Michael Hudson, USA, is a senior editor at ICIJ.
He has been an editor and reporter at the ICIJ since 2012, working on ICIJ’s ground-breaking investigations of offshore financial secrecy and the global trade in human tissue, and leading ICIJ's World Bank investigation.
He previously worked as a reporter for the Center for Public Integrity, the Wall Street Journal and the Roanoke (Va.) Times and as investigative editor for Southern Exposure Magazine. His work has also appeared in Forbes, the New York Times, the Los Angeles Times, the Washington Post, Le Monde, El País and many other publications.
His two decades of reporting on mortgage and banking fraud has prompted media observers to call him the reporter “who beat the world on subprime abuses,” the “guru of all things predatory lending” and the “Woodward/Bernstein of the mortgage crisis.” Columbia Journalism Review said: “You have to marvel at how a reporter can put this stuff together but the SEC/Department of Justice/FTC/FHA etc. can’t.”
His reporting has won or shared many honors, including an Investigative Editors and Reporters Award, a Sigma Delta Chi Award, two George Polk Awards, a John Hancock Award for business journalism and accolades from the National Press Club, the White House Correspondents’ Association, the American Bar Association, the New York Press Club and the New York State Society of CPAs. His series of stories for the Center for Public Integrity, "The Great Mortgage Cover-Up," won two awards from the Society of American Business Editors and Writers and was selected to appear in Columbia University Press's Best Business Writing, 2012.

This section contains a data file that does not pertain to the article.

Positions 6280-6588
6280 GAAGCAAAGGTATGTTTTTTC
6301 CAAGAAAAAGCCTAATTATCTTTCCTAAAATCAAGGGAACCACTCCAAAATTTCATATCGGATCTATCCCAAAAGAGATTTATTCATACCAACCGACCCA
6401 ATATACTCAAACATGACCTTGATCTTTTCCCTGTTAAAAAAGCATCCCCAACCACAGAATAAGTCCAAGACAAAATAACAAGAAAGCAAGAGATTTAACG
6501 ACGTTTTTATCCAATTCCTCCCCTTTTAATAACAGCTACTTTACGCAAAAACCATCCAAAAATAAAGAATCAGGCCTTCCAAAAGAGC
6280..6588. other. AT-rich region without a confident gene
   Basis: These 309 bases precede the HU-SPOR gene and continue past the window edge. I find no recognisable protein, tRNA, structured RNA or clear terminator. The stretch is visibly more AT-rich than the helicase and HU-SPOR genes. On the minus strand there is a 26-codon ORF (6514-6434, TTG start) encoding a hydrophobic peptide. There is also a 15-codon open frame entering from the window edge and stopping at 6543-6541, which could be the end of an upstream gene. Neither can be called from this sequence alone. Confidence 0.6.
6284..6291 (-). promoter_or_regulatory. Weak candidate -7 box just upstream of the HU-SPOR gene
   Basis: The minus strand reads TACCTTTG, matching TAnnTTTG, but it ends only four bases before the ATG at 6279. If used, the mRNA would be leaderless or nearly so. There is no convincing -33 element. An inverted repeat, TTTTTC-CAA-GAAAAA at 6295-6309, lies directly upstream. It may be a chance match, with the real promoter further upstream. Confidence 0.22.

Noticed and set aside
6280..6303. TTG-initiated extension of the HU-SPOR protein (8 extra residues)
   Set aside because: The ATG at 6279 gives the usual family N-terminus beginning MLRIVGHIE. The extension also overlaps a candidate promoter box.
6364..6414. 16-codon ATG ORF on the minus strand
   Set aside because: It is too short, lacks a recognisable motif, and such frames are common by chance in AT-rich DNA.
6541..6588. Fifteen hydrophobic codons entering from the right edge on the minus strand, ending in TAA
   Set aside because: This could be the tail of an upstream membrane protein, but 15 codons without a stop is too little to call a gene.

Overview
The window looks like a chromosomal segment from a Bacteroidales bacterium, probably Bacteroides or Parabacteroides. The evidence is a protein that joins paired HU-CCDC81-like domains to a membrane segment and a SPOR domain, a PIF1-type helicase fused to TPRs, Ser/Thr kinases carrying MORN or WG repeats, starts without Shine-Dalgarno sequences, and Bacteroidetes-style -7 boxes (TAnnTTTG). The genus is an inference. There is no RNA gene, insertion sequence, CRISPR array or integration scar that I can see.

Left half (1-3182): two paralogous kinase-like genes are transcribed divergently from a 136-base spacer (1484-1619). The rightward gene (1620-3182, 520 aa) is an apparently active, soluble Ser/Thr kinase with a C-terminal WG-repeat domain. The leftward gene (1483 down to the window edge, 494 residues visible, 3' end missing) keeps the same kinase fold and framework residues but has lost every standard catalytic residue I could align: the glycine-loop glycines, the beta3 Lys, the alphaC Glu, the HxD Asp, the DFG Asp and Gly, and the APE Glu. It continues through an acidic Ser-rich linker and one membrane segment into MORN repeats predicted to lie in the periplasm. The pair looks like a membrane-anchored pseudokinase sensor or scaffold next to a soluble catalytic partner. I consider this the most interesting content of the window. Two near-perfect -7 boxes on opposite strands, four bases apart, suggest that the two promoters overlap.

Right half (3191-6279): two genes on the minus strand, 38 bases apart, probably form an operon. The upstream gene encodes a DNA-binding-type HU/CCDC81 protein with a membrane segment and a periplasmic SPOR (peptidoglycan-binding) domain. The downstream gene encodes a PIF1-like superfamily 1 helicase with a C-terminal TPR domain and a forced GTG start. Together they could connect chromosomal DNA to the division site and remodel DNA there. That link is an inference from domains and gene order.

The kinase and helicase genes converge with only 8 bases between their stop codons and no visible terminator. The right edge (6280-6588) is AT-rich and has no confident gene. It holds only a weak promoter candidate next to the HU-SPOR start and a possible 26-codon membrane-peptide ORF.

He served on the 2015 Pulizer Prize Jury for Investigative Reporting.
Hudson was editor and lead author of Merchants of Misery: How Corporate America Profits from Poverty (Common Courage Press, 1996), which won a Project Censored Award and Gustavus Myers Book Award. His most recent book, The Monster: How a Gang of Predatory Lenders and Wall Street Bankers Fleeced America—and Spawned a Global Crisis (Times Books, 2010), was named Baltimore City Paper Book of the Year and was called “essential reading for anyone concerned with the mortgage crisis” by Library Journal.